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October 08, 2011

The Indian Air Force

Next year, the Indian Air Force (IAF) will celebrate its eightieth anniversary. Which triggered this post. You might enjoy watching this seven-minute clip.

1932 to Now
The IAF was officially established in 1932 with four biplanes, six officers trained by the RAF and a few sepoys.  In 1950 when India became a republic, the IAF possessed six fighter squadrons with Spitfires, Vampires and Tempests operating from Kanpur, Poona, Ambala and Palam. It also had a B-24 bomber squadron and a C-47 Dakota transport squadron.

In 1954, when Nehru was prime minister, the IAF - also called Bharatiya Vayu Sena - received the President’s colours in New Delhi. About 1,500 officers and airmen took part in the grand parade with a hundred aircraft of various types, including Jet Vampires and Ouragans (Toofanis).

In the sixties, the Soviet Union became the main supplier of military equipment to India. Obsolescent equipment was replaced with increasing numbers of  HF-24s, MiG-21FLs and SU-7BMs. The IAF acquired the latest MIG and Sukhoi aircrafts from the Soviet Union and Mirages from France. In the seventies, the IAF had a strength of 70,000 personnel and 45 squadrons. In the mid-eighties, the IAF obtained the Anglo-French Jaguar strike fighters as well as a Maritime Jaguar carrying Sea Eagle missiles. The next important acquisition was the French Mirage 2000.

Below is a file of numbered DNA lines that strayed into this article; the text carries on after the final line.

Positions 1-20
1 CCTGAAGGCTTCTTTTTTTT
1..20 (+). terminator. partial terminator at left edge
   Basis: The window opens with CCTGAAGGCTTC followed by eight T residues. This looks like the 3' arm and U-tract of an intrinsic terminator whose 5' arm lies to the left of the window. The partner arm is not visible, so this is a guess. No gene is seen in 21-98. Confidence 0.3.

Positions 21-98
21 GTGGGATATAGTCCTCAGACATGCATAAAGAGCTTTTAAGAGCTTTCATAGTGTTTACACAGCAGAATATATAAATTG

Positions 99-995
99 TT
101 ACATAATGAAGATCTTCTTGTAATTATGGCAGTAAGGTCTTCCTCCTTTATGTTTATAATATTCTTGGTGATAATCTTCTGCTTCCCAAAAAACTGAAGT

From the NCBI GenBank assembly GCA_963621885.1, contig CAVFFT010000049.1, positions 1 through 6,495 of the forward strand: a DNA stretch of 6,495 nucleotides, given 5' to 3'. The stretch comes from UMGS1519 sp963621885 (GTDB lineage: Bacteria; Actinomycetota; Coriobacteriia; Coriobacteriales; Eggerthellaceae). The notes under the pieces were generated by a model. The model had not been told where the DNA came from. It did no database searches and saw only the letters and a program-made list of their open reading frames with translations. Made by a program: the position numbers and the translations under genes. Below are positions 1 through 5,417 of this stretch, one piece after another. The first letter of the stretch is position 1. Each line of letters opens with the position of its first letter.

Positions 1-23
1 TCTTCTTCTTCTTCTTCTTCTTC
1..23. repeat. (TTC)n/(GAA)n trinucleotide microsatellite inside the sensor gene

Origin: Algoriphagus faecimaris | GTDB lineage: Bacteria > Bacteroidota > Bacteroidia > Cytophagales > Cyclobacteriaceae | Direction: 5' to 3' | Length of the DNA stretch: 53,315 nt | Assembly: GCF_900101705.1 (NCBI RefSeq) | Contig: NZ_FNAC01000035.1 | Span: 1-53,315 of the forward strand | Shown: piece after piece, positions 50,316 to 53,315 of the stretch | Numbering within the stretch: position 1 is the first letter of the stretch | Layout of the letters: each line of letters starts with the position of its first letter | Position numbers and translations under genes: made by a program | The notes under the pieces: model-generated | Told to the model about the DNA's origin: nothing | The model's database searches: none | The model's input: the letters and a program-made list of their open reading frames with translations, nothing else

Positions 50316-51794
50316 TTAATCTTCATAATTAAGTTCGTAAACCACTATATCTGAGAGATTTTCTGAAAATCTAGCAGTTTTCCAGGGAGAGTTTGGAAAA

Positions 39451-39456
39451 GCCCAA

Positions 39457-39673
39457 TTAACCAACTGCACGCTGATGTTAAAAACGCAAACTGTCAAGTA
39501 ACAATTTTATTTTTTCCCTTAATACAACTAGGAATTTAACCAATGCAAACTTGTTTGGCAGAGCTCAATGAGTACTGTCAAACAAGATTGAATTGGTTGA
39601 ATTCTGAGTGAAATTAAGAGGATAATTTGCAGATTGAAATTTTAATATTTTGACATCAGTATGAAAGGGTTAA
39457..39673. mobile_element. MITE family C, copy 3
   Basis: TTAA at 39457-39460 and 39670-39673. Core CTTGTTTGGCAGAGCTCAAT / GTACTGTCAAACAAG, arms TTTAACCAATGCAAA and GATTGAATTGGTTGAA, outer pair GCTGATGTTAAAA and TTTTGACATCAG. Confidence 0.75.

The above is a sketchy outline.  Click here to see some impressive pictures of the fighter planes of the Indian Air Force.

IAF In Action
The IAF has employed its defensive and offensive fighting capabilities to good effect in a number of actions over the years. The last major conflict where the IAF was called upon to display its prowess in active combat was the Kargil war in 1998.

During natural calamities - cyclones, earthquakes and floods - the IAF carries out missions to augment civil air power for relief operations. It rendered invaluable services during the Gujarat cyclone in 1998 and the massive earthquakes in Latur and Gujarat. The peacetime air efforts of the IAF to assist the civil administration in the aftermath of the Tsunami of 2004 are particularly noteworthy.

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